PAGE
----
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Video transcript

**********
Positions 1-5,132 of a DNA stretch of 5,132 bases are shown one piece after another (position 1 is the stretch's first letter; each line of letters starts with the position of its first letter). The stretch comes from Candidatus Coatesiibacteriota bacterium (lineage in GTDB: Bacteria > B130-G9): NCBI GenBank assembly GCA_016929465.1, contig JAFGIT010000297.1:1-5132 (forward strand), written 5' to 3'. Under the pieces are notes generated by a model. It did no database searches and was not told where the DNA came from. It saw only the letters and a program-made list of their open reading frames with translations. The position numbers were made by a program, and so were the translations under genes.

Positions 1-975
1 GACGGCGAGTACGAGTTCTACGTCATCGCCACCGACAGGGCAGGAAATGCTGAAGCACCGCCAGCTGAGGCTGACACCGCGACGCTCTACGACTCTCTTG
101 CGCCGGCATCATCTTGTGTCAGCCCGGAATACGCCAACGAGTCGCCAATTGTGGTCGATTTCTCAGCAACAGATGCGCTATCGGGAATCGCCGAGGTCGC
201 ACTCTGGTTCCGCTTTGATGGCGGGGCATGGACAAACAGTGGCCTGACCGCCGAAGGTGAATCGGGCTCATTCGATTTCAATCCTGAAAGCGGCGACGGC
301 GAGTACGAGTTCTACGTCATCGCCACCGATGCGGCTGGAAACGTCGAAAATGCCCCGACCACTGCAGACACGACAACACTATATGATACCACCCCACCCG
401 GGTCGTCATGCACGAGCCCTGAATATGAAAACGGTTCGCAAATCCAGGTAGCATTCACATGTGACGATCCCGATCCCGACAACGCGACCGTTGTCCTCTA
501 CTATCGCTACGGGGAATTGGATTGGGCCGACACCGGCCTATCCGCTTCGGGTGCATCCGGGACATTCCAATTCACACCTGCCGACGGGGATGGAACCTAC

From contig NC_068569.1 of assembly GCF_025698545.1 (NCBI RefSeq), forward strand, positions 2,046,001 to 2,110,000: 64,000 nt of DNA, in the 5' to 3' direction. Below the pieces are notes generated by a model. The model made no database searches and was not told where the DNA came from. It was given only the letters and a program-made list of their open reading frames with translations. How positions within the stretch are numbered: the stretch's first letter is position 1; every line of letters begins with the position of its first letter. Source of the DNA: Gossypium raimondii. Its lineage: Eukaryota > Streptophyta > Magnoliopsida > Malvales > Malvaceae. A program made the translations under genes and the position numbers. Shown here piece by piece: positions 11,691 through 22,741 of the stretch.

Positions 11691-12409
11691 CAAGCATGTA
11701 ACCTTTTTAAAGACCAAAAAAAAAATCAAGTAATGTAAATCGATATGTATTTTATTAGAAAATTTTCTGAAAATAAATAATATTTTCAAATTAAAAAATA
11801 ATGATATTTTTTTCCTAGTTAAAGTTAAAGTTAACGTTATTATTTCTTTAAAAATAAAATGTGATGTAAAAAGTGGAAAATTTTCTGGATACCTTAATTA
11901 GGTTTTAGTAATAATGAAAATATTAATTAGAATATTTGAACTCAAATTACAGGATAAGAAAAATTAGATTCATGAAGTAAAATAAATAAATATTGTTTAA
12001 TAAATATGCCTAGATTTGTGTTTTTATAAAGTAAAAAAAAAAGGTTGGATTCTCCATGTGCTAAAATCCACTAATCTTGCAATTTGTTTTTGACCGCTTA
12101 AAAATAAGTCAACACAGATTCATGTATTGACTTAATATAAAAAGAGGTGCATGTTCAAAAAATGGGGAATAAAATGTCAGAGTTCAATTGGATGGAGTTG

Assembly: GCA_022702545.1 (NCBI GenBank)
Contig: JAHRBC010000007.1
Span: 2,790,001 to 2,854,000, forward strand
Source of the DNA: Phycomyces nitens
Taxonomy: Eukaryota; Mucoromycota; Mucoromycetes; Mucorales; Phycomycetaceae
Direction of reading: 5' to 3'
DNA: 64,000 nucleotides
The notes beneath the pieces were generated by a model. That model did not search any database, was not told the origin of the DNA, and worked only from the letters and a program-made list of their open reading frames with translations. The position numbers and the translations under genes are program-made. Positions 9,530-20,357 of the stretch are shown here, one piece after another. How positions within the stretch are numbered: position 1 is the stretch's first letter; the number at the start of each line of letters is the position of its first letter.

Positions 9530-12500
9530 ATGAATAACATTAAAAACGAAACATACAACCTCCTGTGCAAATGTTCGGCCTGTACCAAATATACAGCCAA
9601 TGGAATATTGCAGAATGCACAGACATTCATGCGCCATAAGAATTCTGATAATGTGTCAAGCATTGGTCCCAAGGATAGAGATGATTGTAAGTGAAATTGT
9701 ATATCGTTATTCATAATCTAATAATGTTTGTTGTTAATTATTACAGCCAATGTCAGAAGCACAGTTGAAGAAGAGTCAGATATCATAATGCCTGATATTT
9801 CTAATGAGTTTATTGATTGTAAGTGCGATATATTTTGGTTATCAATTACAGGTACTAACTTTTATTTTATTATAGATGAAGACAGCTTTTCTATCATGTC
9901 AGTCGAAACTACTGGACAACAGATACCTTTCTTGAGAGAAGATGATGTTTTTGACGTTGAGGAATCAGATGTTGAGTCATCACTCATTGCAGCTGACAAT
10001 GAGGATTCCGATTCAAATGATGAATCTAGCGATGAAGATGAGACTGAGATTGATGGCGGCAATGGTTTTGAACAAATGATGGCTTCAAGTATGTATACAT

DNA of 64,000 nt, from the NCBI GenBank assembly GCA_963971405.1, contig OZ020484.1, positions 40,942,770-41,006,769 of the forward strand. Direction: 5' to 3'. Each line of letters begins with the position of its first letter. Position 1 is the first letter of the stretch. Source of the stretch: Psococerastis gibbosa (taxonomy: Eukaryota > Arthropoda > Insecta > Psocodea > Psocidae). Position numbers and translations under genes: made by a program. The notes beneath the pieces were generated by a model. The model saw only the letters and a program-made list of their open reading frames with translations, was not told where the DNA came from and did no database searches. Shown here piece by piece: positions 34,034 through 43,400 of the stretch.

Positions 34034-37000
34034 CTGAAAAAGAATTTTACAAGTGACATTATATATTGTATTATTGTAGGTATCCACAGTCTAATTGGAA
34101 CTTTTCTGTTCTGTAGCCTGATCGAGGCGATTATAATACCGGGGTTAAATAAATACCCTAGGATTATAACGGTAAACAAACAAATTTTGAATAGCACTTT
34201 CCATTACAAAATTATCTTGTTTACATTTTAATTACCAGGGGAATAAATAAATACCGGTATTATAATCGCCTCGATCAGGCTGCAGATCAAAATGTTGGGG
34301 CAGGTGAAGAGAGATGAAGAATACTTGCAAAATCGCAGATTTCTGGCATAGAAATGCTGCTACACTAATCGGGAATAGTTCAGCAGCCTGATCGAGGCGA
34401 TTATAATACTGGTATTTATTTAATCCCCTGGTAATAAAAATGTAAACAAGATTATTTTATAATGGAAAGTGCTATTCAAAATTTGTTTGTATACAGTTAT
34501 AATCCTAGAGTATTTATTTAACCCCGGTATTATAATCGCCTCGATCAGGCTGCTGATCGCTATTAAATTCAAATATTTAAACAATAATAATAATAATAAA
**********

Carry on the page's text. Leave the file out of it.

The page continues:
hello readers you know that feeling when you're reading and you see a word you've never seen before and you don't really know how to figure out what it means well that's what we're talking about today strategies for figuring out new words through context you're always gonna be encountering new words at the time of this recording I'm 31 and I run into new and confusing words every day I read a lot and it's always a fun challenge to run into words like I don't know glabrous or limbed or nae crius i know a lot about language and even I have trouble figuring out what those words mean on their own so it's important to rely on context the language that surrounds the word let's say you're reading a text and you come across a sentence that has a word net you don't recognize here's a bit from a passage about the famous chimpanzee researcher Jane Goodall Jane Goodall arrived at Tanzania's Gombe stream National Park in 1960 she was considered somewhat unconventional among other animal researchers after all she had not yet been to college so let's pause on unconventional what does that word mean well let me give you some ideas that's the memory aid I used to keep it straight ideas it stands for inference definition example antonin synonym I de AAS ideas which are all different kinds of context clues every word will have a different context so you might need to vary your approach the way this snippet is written let's try inference first then I'll rewrite the sentence a few times to show you the other methods okay the eye and ideas inference we can draw conclusions from the context if we don't know what unconventional means we can take a look at the rest of the sentence or other nearby sentences to figure it out being unconventional seems to make good all different from other researchers she hadn't yet been to college which implies that the rest of them had that doesn't give us a full answer but it does tell us that she's different somehow so I think that unconventional might mean different than what is normal and because I'm making an inference about this words meaning I'll want to keep an eye out for it in other places to see if I can confirm or why is that working definition later d definition context clues like these will just give you the definition of the word in question so a good example of that would be she was considered somewhat unconventional among other animal researchers she hadn't been to college yet and this made her different and unexpected different and unexpected is a great definition for the word unconventional this style of context clue occurs when the author expects a word to be unfamiliar to you and builds in a guide for you right there in the text the e and ideas stands for example and this is somewhere between inference and definition if the author describes Goodall as unconventional they'll go on to talk about something unconventional that Goodall did she was considered somewhat unconventional among animal researchers for one thing she hadn't been to college yet so this is very similar to that initial sentence except for the transition phrase for one thing which is a way to set up examples antonin and antonyms is a word whose meaning is the opposite of another word like how Knight is the opposite of day or how love is the opposite of hate so if there's an example in the text of what Jane Goodall was not we can use that to figure out what she was so let's say the passage said Goodall was unconventional she didn't conform and she wasn't ordinary there we have two antonyms and our answer similarly synonym just means right another word with the same meaning similar to a definition Jane Goodall was unconventional she was a nonconformist she went against the grain you can see that I had to rewrite the sentences each time to apply to each context clue strategy which shows me that you won't find all five context clues every time you need to search for a words meaning you need to find the approach that makes the most sense in context see how to do that uh-huh and failing that you can always look up an unfamiliar word in a dictionary I love to do that I think that's great but I also feel a sense of victory when I correctly figure out what a new word means when I've put it together from context and maybe if I'm still curious I look it up later and then I turned out to be right and I'm all like victory at sea I did it oh and if you work yes glabrous means smooth and hairless like a leaf or the skin of a frog nacreous means shiny and rainbow-colored like the inside of an oyster shell and to limb something means to draw the outline of or to be highlighted in light you can learn anything David out